7. There is no point in cycling in cities unless cyclists are actually treated the opposite to this and given actual priority and we get the quickest routes.I will go back to my car if I have to take this or any other absurd excursions. This proposal exposes a double-dealing govt that alleges it wants to encourage cycling but it is actively discouraging cycling (via their NTA mates). I will definitely return to my car to pollute and clog-up Rathminjes road if this stupid idea is pursued. Rathmines has an absolutely massive cycle population and frankly I genuinely think there would be a “Yellow Jacket” outbreak of protests in Rathmines if this stupid idea goes ahead.

  8. I don’t particularly want to take a big detour and I think this is a bad idea but I have some questions.
    How do they plan to indicate that cyclists aren’t allowed to use this? Lots of people are going to assume this is no different to any other bus lane.
    Have they thought about what to do if the rule is widely ignored, which it is likey to be in my opinion. Ignoring rules that seem inconvenient or stupid is neither unique to cyclists or something cyclists are immune to.
    Car lanes are being maintained (nobody is in any doubt about what the REAL hierarchy of transport is) but have they thought about what happens when cyclists choose to use the car lane instead of the cycle lane? I heard a vague thing about forcing cyclists to use these off route lanes somehow but what about people who want to cycle to somewhere on the bypassed section. How are they to get there without using the car lane? Is this plan not making things more dangerous for cyclists who are starting or ending their journey in Rathmines?
    Has there ever been a study to determine what actually slows busses down? Cyclists, taxis, delivery vans, private cars breaking the rules… Surely there was some cost benefit analysis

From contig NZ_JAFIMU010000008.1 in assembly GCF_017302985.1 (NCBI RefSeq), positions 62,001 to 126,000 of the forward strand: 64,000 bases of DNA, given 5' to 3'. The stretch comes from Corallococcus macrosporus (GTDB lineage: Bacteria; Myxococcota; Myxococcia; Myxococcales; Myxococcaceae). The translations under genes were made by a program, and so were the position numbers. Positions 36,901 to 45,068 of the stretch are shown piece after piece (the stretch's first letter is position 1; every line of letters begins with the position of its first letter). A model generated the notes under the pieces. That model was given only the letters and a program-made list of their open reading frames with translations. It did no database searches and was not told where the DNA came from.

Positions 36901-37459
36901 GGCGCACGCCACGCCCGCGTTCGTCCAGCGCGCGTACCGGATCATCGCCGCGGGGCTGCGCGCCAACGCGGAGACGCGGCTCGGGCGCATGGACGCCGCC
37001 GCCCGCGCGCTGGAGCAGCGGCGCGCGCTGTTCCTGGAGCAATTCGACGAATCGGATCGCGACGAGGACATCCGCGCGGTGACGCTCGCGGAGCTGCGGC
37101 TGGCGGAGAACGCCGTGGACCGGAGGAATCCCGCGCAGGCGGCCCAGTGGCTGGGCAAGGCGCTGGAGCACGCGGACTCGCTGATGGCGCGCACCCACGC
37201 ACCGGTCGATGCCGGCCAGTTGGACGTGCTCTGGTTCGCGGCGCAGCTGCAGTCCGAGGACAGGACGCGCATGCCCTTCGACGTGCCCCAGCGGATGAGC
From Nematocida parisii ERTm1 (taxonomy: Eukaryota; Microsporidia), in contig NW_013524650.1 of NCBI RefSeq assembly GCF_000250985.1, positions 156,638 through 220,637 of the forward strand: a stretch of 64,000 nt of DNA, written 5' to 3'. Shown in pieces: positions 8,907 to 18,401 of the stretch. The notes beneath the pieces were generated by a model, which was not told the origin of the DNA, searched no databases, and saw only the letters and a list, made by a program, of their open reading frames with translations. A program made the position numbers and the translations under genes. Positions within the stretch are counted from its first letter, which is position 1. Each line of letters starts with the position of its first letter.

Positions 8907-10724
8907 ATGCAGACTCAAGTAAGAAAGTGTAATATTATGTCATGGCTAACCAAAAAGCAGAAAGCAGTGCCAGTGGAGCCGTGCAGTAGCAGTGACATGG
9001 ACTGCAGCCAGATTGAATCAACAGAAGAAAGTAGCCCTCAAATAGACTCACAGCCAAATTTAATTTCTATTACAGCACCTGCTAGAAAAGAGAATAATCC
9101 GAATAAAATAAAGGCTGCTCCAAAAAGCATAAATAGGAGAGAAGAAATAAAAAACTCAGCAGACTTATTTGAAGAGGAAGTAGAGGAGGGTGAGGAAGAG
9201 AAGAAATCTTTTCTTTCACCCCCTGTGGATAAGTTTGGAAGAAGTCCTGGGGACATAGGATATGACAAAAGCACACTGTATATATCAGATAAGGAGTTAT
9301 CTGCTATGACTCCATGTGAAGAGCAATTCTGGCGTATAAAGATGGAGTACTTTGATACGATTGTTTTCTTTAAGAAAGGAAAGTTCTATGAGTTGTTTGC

done before making this decision. Npot having one would be downright incompetent. So how much time will banning cyclists from this route save and how likely is the detour to put people off cycling through Rathmines at all.

    I have no doubt if the plan was to ban cars we would have the usual suspects making the usual apocalyptic claims. What’s the mode share on Rathmines road at the moment?

  9. Just for clarity: The NTA haven’t so-far said that cyclists wouldn’t be allowed in the bus lanes but when many there’s a know. alternative cycle route — no matter how impractical it is — many bus and taxi drivers drive very poorly around cyclists.

  10. Eric asked what the modal share is on Rathmines Road. I did a traffic count at Portobello Bridge in June.

    Within the 30 minutes 08:16 – 08:46
    Total crossing the bridge from the south only (not East – West) = 753.
    Bikes = 491… (65.2%)
    Cars, trucks, vans, taxis = 224… (29.75%)
    Buses = 20… (2.65%)
    Motorbikes = 17… (2.25%)

    I only counted the traffic crossing the canal from the south, coming into the city. I didn’t count the East-West traffic. If I did, the modal share for people on bikes vs cars would be even higher.

  11. Yes the bizarre presumption is that cyclists are all only using Rathmines Road to pass through-that no one actually lives on Rathmines road. But we all know that Rathmines road is exceptionally high density- packed full of people – especially cycling types , students etc, Full of flats & apartments thousands of them squashed into those big houses. Are such people expected to dismount and then carry their bikes- in addition to their sports gear, groceries or whatever other baggage they are likely to be carrying on their bikes or on their backs, along Rathmines road? What if such people sustain injuries doing that? Will the RTA pay compensation. They would want to think about this again. Who came up with such an Idiotic idea to begin with?

  12. Thanks Citizen Wolf. That’s a way bigger mode share than I would have imagined. That should really show that it makes so sense to send cyclists out of their way for the convenience of cars. I don’t have any problem with prioritsing busses. Those 20 busses could have been transporting well over a thousand people. However I question how much the bus would actually gain by removing cyclists from their way. If in fact there is no plan for these to be special non-cycling bus lanes then the whole thing is a non-issue as far as I’m concerned.

  13. A few too months early for April 1st, but without the underlying humour of those sort of jokes. It is hard to think of a more ill-conceived and unjust design. The powers that be show the motorist and his polluting inefficient mode of transport remains a higher priority than the 100% efficient, clean, two wheelers that make more use of the Rathmines route already. I worry too that the general Dublin bus route re-design will mean even more motorists, who’ll be accommodated. Rant over.